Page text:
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Al Jolson

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Al Jolson died on in California United States

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heart attack

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actor, singer, comedian

Military Service

From an article in The New York Times:

He [Jolson] has been to more Army camps and played to more soldiers than any other entertainer. He has crossed the Atlantic by plane to take song and cheer to the troops in Britain and Northern Ireland. He has flown to the cold wastes of Alaska and the steaming forests of Trinidad. He has called at Dutch‑like Curaçao. Nearly every camp in this country has heard him sing and tell funny stories.[60]

Some of the unusual hardships of performing to active troops were described in an article he wrote for Variety, in 1942:

In order to entertain all the boys... it became necessary for us to give shows in foxholes, gun emplacements, dugouts, to construction groups on military roads; in fact, any place where two or more soldiers were gathered together, it automatically became a Winter Garden for me and I would give a show.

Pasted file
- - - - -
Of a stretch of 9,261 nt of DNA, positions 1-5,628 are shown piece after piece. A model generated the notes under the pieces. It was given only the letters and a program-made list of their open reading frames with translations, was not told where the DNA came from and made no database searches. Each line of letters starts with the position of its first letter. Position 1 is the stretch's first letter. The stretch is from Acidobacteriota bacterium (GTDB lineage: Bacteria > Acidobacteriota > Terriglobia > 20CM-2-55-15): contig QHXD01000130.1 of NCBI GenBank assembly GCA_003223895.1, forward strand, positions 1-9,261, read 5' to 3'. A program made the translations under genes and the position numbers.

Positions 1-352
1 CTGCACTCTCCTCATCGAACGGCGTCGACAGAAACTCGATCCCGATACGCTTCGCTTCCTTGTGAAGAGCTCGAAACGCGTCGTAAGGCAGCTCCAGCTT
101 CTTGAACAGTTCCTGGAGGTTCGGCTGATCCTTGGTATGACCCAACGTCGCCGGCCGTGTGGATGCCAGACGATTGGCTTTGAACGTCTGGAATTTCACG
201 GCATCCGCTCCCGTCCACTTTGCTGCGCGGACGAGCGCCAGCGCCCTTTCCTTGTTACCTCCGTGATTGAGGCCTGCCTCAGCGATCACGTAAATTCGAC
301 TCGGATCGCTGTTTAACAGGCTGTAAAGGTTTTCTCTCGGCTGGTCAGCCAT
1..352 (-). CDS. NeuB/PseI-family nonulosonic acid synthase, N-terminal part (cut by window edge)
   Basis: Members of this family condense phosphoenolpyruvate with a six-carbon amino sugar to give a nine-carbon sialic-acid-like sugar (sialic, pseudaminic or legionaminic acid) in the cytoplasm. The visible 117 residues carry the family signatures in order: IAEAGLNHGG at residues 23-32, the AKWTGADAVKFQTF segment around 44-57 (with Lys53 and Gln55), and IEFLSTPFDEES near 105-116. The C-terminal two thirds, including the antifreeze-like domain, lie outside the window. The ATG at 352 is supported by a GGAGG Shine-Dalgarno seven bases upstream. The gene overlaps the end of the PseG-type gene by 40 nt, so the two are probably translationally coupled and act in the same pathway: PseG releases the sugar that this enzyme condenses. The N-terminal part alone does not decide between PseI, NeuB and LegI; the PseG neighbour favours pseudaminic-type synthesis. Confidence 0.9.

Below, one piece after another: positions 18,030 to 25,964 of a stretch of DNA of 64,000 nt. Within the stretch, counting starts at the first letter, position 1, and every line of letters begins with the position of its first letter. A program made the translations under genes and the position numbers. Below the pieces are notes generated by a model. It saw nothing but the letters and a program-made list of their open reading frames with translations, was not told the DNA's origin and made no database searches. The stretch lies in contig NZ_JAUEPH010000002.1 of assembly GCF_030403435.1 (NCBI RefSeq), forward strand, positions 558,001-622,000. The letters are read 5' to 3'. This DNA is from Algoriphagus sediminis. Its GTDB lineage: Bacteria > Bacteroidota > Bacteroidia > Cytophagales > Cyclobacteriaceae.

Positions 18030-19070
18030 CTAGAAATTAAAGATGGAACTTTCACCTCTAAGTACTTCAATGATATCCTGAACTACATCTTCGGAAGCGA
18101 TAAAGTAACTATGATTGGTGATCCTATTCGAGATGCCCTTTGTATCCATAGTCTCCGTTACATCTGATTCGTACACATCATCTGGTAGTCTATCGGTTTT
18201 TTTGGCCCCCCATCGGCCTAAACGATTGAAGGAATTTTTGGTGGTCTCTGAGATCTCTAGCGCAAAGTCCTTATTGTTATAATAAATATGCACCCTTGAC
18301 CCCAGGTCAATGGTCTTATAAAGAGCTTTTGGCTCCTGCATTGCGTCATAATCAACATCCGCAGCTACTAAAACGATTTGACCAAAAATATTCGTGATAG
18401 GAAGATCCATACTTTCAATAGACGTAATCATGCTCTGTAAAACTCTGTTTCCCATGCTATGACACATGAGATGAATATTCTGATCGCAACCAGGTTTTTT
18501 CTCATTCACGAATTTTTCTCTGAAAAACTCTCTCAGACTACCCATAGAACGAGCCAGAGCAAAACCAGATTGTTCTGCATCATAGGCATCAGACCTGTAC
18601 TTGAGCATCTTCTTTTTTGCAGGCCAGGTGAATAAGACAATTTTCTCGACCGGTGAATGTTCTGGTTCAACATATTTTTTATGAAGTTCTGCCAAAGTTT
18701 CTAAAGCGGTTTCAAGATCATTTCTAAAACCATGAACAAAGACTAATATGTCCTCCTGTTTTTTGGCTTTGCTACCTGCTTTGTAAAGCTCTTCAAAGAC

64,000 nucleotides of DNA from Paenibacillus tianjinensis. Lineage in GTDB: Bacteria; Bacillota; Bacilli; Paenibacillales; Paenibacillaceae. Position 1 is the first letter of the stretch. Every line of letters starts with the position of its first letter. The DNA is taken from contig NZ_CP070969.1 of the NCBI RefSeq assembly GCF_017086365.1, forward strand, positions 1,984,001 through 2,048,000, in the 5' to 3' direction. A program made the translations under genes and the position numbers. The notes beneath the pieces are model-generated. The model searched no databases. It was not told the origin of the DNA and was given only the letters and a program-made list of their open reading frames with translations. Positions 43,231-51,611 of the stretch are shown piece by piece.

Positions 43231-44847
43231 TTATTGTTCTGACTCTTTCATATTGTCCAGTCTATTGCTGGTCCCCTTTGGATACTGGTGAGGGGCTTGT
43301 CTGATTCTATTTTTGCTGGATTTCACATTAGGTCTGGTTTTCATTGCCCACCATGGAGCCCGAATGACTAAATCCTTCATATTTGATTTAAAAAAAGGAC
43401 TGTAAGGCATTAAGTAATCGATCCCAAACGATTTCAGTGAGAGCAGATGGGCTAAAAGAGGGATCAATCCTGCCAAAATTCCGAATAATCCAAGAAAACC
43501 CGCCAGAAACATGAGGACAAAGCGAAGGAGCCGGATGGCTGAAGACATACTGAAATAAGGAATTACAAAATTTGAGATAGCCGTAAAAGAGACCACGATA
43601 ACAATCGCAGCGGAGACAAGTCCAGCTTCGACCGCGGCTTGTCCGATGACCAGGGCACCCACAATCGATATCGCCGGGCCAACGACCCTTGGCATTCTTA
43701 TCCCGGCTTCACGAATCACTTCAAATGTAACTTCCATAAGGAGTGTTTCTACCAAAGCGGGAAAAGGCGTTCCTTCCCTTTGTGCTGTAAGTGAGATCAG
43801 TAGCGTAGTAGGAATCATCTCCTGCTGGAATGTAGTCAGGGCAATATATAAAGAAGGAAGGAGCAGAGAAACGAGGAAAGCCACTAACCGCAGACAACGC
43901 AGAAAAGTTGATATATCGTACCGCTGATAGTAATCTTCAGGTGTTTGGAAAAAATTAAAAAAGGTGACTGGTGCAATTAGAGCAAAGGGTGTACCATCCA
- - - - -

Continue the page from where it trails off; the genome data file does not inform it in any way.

After returning from a tour of overseas bases, the Regimental Hostess at one camp wrote to Jolson,

Allow me to say on behalf of all the soldiers of the 33rd Infantry that you coming here is quite the most wonderful thing that has ever happened to us, and we think you're tops, not only as a performer, but as a person. We unanimously elect you Public Morale Lifter No. 1 of the U.S Army.[64]

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Al Jolson Family Tree

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Al Jolson Obituary